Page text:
Do you think the Cyprus model may become a standard model for action for other European countries in the continuing crisis and what do you think this means?

The Cyprus bailout included so-called ‘haircuts’ for depositors for the first time.  Up to then, any haircuts had been for the shareholders in banks that went bust or needed recapitalisation due to heavy losses; or to so-called unsecured bank bondholders and creditors.  Deposits were safe.  But in the case of Cyprus, as deposits constituted 95% of all the liabilities of the Cypriot banks (mainly deposits by Russian tax dodgers and oligarchs), they had to take any hit.

The original idea that even those deposits below the insured level of €100k could be hit was a disastrous mistake because it raised the idea in people’s minds that none of their money in banks could be safe from the thieves in the Eurozone institutions. This idea had been proposed originally by the right-wing Cypriot president, who wanted to reduce the hit to his rich Russian friends — and, it now seems, to his fellow politicians.  But eventually that mistake was withdrawn under the democratic pressure of the Cypriot parliament.  It still leaves the risk that in future bailouts that there will be a run on deposits by people trying to save their money. We may see that possibly in Cyprus too when capital controls are ended.

What it also means is that from now on, bailouts will involve losses to the capitalist sector (i.e., other banks) because the German taxpayer does not want to keep picking up the bill to pay for the crimes and misdemeanours (as they see it) of Greek, Cypriot, and perhaps Slovenian bankers.  That may sound fairer. But it also means that in Cyprus, the haircuts imposed on the private sector [and] the last Greek bailout led to Cypriot banks losing huge amounts on their holdings of Greek debt and so they went bust.  One thing can lead to another in this global capitalist nexus.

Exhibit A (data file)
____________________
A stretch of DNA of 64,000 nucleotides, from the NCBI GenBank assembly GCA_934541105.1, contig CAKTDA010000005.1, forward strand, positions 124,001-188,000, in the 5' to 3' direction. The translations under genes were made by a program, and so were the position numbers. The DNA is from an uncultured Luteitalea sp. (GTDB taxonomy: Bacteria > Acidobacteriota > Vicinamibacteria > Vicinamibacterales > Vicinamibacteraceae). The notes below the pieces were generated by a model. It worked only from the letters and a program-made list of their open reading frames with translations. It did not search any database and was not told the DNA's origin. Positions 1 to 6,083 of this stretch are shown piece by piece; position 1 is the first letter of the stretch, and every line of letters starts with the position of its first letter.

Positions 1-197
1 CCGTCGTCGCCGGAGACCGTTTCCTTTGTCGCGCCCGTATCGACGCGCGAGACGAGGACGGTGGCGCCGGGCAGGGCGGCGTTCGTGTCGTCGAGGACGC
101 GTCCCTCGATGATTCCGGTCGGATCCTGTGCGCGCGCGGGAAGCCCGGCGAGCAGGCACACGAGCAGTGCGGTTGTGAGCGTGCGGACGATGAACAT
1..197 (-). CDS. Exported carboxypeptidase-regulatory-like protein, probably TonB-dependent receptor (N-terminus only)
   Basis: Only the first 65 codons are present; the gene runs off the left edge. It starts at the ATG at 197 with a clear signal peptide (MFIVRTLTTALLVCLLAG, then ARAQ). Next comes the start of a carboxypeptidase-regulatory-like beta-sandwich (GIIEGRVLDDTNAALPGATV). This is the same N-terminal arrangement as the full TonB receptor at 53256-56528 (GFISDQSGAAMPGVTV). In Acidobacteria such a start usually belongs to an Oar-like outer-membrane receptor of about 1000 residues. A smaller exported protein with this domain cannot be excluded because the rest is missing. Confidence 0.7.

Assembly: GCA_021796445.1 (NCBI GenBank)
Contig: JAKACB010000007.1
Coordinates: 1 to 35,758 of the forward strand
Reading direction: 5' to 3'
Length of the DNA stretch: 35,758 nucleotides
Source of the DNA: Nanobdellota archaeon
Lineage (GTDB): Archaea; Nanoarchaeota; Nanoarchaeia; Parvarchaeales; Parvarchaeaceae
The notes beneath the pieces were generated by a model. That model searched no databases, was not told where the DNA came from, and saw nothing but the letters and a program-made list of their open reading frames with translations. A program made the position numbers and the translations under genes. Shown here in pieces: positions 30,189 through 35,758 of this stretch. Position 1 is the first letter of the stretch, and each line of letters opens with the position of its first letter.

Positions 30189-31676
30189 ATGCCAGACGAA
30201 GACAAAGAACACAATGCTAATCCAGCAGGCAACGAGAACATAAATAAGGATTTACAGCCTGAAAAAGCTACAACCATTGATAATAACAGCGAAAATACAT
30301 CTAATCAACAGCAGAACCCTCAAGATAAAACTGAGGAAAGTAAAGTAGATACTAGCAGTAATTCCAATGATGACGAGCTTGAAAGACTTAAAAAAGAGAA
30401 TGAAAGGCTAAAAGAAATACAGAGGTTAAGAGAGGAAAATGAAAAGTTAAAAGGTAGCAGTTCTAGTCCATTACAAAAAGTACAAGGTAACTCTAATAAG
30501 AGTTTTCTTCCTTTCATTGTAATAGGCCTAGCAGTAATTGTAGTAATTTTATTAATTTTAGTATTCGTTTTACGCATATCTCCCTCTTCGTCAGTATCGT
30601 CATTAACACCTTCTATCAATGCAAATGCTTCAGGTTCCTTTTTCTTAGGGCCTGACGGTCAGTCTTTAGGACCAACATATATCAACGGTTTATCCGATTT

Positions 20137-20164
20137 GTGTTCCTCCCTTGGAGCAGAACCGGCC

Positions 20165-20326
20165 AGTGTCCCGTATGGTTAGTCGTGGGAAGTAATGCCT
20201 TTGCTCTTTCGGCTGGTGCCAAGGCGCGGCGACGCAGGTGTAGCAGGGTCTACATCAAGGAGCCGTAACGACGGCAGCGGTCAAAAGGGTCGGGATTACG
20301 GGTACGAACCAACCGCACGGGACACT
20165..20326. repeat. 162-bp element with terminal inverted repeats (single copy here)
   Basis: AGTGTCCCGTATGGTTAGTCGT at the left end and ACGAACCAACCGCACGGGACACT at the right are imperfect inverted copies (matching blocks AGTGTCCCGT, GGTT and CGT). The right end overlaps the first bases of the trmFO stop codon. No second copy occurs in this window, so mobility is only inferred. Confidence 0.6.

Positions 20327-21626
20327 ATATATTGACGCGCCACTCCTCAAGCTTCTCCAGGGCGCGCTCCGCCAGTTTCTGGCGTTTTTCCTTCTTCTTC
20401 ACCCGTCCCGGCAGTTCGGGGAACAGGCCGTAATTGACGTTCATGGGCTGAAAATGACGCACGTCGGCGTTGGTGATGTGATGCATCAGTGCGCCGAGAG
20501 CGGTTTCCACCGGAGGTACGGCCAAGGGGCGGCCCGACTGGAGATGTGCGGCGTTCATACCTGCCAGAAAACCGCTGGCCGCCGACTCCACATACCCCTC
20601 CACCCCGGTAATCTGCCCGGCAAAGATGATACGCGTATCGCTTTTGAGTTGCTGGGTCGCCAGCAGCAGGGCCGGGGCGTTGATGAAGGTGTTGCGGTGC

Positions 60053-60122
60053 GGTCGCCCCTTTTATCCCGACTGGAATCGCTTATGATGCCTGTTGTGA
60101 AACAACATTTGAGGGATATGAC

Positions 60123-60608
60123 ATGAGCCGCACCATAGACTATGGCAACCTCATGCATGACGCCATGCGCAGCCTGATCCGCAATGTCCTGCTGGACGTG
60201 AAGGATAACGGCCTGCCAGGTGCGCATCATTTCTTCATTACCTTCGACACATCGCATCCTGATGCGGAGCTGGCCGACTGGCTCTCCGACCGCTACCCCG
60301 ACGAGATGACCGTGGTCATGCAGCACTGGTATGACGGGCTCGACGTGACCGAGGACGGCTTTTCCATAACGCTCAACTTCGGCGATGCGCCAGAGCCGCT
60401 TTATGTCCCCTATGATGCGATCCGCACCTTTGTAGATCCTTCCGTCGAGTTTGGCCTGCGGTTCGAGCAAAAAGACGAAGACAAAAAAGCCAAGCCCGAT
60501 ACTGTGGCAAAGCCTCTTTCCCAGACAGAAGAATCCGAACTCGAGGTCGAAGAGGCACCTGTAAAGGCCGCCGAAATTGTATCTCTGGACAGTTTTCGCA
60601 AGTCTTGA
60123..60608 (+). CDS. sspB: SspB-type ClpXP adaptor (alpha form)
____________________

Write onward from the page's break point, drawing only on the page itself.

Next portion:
How do you see the last recession changing the political playing field of Europe and the U.S.?

Well, in Europe, there is a continued and deepening recession or depression, with the exception of Scandinavia and Germany where there is some low growth. Even Eastern Europe is struggling.  Unemployment especially among youth has rocketed to unprecedented heights.  Even the Euro leaders recognise that sufficient economic growth to turn unemployment rates around is a distant prospect.  The longer this depression lasts, the more people will turn away from the mainstream parties of centre-right and centre-left towards so-called extremes, or more properly to new alternatives (SYRIZA and Golden Dawn in Greece); Five-Star in Italy; the indignados in Spain; even a Euro-sceptic party in Germany who are pushing for ditching the E.U.  But this development has not yet reached breaking point for the euro.  The majority of people in the Eurozone still support the idea of the euro, even in Italy, Greece, Cyprus, or Germany — for now.  If economic growth returns, the euro will survive.  But that could take years and if there is another global recession, all bets are off.

The U.S. economy has done relatively better than Europe for the reasons (profitability) I mentioned above.  So the political landscape has not really altered much.  Both Democrats and Republicans agree on fiscal austerity, one just wants more taxation and one wants more government spending cuts.  We see that the opposition to austerity, the bankers, the destruction of American welfare remain high in opinion polls.  But it is not expressed in any new party or movement as in Europe.